NEW YORK.- The Gallery of the New York School of Interior Design presents two exhibitions through December 20, 2008, that capture design styles of the 1920s. Fashioning the Modern French Interior: Pochoir Portfolios in the 1920s is an exhibition of over 70 prints selected from four important French interior-design portfolios produced in the 1920s. Utilizing a traditional technique known as pochoir, highly skilled artisans manually colored these prints with the aid of carefully cut stencils. Organized by The WolfsonianFlorida International University in Miami Beach, Florida, the exhibition highlights the importance of these portfolios in promoting the Style Moderne, later known as Art Deco. A complementary photography exhibition entitled Art Deco New York will be on view in the Schools anterior gallery space.
The modern French interiors of the 1920s, exemplified by the work of Robert Mallet-Stevens, Jacques-Émile Ruhlmann, Charlotte Perriand, and Eileen Gray, remain as fresh today as nearly a century ago. The richly illustrated pochoir prints on display clearly demonstrate why contemporary interior designers and architects still look to this period and its innovators for inspiration, remarked Scott Ageloff, NYSIDs Vice President of Academic Affairs and Dean, IDEC, ASID, AIA.
The centuries-old pochoir technique, first introduced to commercial publishing in France in the late 1800s, allows for particularly rich and warm colors that could not be captured by photography. The painstaking process entailed the application of between 20 and 250 different stencils affixed one by one to a single sheet to establish each page layout. Each color was then individually applied using separate brushes. The bright colors and bold, geometric shapes that seemingly burst out of the picture plane provided designers with an artistic and decidedly non-commercial way to popularize the clean lines and elegant functionality of Art Deco. Intended for design connoisseurs and the French elite, these lavish, vibrant portfolios were produced in limited numbers and soon became valued collectors items.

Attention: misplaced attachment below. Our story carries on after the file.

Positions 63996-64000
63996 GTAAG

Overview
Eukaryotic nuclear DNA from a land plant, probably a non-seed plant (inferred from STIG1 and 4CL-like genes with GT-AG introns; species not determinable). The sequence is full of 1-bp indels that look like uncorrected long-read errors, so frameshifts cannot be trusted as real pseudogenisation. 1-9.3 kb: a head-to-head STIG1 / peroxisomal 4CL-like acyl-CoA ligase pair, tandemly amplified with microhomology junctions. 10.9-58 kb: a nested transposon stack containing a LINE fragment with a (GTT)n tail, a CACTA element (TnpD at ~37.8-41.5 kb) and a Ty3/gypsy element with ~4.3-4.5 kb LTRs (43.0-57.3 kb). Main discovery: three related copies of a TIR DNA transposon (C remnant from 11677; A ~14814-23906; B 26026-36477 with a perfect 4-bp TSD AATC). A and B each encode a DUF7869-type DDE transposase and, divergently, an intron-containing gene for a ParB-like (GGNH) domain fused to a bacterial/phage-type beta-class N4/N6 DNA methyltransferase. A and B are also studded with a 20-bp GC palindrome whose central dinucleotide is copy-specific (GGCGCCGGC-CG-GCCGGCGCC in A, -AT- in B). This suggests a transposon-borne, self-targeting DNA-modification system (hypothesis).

The use of the pochoir technique also influenced the work of the European avant-garde and Post-War American artists. France was at the forefront of the scientific understanding of color throughout the 19th century, and the brilliant pigments afforded by the pochoir influenced both industrial and artistic applications of color. Piet Mondrian used the technique to augment his ideas of abstraction, and Sonia and Robert Delaunay drew from related innovations in graphic design and influenced many members of their circle. Subsequent design methods such as serigraphy and silk-screening, a preferred format for Andy Warhol and Richard Prince, can also be traced back to the pochoir technique.
In addition to pochoir prints, the portfolios also feature drawings and photographs of finished interiors, to help potential clients fully visualize the possibilities of modern design. Together, these images provide stunning visions of dining rooms, personal libraries and studies, living rooms and foyers, stairwell nooks, bedrooms, as well as stylish telephone rooms, wet bars and even home gyms.
The exhibition is accompanied by a fully illustrated book published by Princeton Architectural Press, Moderne: Fashioning the French Interior, written by Wolfsonian curator Sarah Schleuning with an essay by Jeremy Aynsley, Head of the School of Humanities & Professor of History of Design at the Royal College of Art, London.
Complementary Photography Exhibition: Art Deco New York
As a companion to Fashioning the Modern French Interior, New York School of Interior Design will present an exhibition detailing architectural and design trends in 1920s New York City. Featuring photographic images taken from David Garrard Lowes book of the same name, Art Deco New York examines some of New Yorks most celebrated structures and interiors of the Deco era. Highlights include period photographs of the Waldorf-Astoria, Tiffany & Co., the Ziegfeld theater, the Cotton Club and other restaurants and night clubs, private apartments, and the Chrysler building. Images of murals and posters will round out this look at a crucial moment in New Yorks cultural history. Also on view from September 25 through December 20, 2008, the exhibition will be curated by David Garrard Lowe.